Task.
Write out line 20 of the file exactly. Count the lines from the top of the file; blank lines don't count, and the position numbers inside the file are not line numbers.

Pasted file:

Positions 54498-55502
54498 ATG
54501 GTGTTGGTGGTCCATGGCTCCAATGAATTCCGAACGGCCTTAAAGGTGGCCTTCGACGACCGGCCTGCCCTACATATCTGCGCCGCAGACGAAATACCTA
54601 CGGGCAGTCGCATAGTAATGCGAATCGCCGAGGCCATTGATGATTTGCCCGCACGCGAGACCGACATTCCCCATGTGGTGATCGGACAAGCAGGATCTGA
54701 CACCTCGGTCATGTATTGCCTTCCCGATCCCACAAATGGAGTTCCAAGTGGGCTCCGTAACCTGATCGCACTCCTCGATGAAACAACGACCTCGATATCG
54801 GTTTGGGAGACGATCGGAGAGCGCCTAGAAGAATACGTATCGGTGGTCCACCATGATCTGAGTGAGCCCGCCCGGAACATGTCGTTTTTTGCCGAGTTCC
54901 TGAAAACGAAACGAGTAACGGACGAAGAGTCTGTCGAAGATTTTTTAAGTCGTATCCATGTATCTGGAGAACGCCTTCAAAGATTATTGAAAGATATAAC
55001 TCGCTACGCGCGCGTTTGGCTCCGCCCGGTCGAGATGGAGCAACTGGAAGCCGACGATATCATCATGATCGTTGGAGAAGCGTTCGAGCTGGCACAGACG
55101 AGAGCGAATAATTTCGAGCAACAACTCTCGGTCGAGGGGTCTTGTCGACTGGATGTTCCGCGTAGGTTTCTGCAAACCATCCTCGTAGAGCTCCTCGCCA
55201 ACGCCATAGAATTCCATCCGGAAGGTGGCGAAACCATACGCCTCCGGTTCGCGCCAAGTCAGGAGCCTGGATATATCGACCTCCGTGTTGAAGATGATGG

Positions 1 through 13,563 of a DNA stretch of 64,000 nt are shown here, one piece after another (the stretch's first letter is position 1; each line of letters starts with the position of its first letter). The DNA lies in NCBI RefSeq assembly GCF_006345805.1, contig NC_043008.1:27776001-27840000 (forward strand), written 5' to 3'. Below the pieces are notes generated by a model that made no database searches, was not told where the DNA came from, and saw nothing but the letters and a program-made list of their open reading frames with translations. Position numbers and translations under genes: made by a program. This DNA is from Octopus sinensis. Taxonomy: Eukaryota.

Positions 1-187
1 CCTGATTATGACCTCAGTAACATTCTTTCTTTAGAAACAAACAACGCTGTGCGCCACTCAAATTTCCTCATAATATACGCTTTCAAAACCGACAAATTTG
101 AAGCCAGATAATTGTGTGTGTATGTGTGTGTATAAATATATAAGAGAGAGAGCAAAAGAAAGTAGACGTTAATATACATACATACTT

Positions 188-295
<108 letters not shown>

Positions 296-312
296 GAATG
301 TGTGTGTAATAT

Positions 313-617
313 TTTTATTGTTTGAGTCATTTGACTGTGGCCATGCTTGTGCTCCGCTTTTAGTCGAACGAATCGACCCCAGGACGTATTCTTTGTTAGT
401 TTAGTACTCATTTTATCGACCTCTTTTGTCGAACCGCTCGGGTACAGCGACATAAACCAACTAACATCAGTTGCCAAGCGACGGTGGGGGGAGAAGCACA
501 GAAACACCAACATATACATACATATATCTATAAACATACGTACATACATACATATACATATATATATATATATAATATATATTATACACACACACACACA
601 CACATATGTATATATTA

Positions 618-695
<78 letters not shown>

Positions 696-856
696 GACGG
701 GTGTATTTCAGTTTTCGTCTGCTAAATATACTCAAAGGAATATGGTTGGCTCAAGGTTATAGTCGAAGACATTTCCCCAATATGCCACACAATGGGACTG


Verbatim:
Positions 313-617